Two leading figures in a plot to oust Equatorial Guinea's President Teodoro Obiang Nguema have been sentenced to lengthy jail terms by a court.
Nick du Toit says his confession was extracted under torture
Plot leader Nick du Toit was jailed for 34 years, while opposition leader Severo Moto, who is in exile in Spain, was given 63 years in absentia.
Both men escaped the death penalty demanded by the prosecution.
Twelve other defendants were found guilty of a role in the plot in Sub-Saharan Africa's third oil producer.
The government of the tiny state, made up of islands and mainland jungle, denies widespread accusations of corruption and human rights abuses.
Prosecutors in the capital, Malabo, had argued the convicted men planned to kill President Nguema and install Moto.
Du Toit was convicted on charges including terrorism, crimes against the head of state and possession of guns and explosives.
The 48-year-old South African, a former special forces officer, had originally confessed to leading the advance party in the coup attempt in March.
He retracted his statement earlier this month, claiming he was tortured
While in custody, he told the BBC he had been involved in the plot but claimed he played only a minor role.
Four other South Africans were sentenced to 17 years in prison, while three were acquitted.
Six Armenians received jail terms of between 14 and 24 years, while two Equatorial Guineans were sentenced to 16 months in prison and three others were acquitted.
Eight members of Moto's self-proclaimed government in exile also received 52 years each.
British mercenary Simon Mann has already been convicted of trying to buy weapons illegally in Zimbabwe on his way to carry out the coup.
Lawyers for the South African defendants said they would appeal.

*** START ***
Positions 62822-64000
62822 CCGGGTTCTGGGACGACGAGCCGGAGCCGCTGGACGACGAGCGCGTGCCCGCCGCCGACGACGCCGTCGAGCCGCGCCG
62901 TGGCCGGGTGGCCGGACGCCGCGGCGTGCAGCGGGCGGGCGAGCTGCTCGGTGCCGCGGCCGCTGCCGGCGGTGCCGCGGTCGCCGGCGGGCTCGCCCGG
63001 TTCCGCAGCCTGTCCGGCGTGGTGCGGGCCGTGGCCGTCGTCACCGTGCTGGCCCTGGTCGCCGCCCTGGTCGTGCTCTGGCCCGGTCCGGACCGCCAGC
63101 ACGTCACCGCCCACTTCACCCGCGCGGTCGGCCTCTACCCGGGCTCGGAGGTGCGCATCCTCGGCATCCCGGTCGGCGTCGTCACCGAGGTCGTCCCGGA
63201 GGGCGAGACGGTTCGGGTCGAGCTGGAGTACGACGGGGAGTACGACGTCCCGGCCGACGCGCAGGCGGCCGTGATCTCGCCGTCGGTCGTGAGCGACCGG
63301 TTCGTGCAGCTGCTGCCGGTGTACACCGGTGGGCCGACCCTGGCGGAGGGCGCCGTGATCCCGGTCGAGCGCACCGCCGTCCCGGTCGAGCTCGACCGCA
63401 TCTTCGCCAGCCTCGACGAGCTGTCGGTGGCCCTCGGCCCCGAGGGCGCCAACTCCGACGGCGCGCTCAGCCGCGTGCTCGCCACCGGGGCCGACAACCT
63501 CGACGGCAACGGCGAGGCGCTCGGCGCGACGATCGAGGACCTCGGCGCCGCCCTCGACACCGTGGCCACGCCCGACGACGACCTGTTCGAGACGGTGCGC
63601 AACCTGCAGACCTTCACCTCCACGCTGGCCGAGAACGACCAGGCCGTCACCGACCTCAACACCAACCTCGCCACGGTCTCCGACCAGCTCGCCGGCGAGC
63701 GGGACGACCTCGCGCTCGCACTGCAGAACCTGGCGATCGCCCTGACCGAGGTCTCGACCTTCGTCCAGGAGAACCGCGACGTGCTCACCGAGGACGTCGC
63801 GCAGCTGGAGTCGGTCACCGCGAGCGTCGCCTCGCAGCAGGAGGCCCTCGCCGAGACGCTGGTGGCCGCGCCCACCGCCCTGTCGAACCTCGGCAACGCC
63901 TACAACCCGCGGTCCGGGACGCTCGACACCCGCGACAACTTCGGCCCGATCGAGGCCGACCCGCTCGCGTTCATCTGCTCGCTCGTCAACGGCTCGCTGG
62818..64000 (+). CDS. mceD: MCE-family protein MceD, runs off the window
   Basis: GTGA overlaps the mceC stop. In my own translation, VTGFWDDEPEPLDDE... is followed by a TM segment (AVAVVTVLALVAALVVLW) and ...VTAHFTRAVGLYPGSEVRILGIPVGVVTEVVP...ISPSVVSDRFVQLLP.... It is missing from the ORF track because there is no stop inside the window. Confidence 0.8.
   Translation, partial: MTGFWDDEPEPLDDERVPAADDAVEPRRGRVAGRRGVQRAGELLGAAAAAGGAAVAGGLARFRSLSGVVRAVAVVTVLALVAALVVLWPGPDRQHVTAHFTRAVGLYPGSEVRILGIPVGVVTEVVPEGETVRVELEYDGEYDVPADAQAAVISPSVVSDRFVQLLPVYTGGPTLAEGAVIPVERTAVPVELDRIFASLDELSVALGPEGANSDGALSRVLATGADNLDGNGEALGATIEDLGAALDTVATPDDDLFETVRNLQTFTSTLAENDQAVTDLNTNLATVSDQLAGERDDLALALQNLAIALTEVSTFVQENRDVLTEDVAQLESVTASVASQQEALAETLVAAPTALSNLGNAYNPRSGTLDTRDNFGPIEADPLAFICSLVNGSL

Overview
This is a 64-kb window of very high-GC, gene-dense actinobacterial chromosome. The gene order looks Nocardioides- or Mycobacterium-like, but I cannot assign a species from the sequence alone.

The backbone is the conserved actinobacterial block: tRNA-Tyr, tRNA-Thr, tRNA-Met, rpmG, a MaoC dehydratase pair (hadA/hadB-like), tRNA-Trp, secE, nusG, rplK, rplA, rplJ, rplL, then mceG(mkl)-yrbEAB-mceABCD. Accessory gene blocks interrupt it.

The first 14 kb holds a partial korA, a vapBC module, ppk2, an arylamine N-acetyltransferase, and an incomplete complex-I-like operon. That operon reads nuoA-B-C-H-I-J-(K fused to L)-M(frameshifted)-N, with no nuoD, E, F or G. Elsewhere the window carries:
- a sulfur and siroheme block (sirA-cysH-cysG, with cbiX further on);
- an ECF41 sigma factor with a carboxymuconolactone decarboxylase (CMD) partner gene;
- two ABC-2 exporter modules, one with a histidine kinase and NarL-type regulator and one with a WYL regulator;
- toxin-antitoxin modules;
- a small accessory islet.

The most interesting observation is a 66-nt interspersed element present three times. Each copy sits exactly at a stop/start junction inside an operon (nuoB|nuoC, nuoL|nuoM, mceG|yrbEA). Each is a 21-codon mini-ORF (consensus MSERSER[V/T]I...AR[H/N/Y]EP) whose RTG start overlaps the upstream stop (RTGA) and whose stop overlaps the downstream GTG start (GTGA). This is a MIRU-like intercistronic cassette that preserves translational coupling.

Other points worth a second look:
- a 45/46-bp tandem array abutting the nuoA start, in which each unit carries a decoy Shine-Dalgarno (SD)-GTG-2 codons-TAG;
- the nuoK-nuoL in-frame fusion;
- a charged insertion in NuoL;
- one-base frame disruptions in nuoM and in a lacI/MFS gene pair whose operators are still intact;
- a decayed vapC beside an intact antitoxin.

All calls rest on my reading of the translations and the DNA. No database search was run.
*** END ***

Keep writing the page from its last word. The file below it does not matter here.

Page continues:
"We want to bring to light for the whole world to see all the irregularities that have marked this trial... the fact that the prisoners did not have free access to their lawyers and the torture that they endured in jail," lawyer Fabian Nsue Nguema told Reuters news agency.
Du Toit's family said they were too distraught to react to the verdicts.
"We are in shock and not sure yet exactly what is going on," his daughter, Marlise Bezuidenhout, told AFP.
The South African foreign ministry said it would continue to "ensure consular services and assistance are provided to the South African prisoners in Malabo".
Before the sentencing, South Africa said it would intervene should the death penalty be meted out to Du Toit. The death penalty is banned in South Africa.
Correspondents say the court's decision not to impose the death penalty could help Equatorial Guinea achieve the extradition of the most prominent figure allegedly involved in the plot - Sir Mark Thatcher, the son of former UK Prime Minister Margaret Thatcher.
Sir Mark has been forced to stay in South Africa
Malabo Judge Onco Ncumu said Equatorial Guinea should pursue all those accused of involvement in the plot, including Sir Mark.
Du Toit said in his BBC interview he had met Sir Mark to discuss the sale of helicopters but there was no mention of any coup.
Earlier this week, a South African court postponed a hearing at which Sir Mark was due to have answered questions from Equatorial Guinea, which accuses him of helping to finance the plot.
The 51-year-old businessman said he felt like "a corpse" while proceedings continued. He denies any involvement in the plot.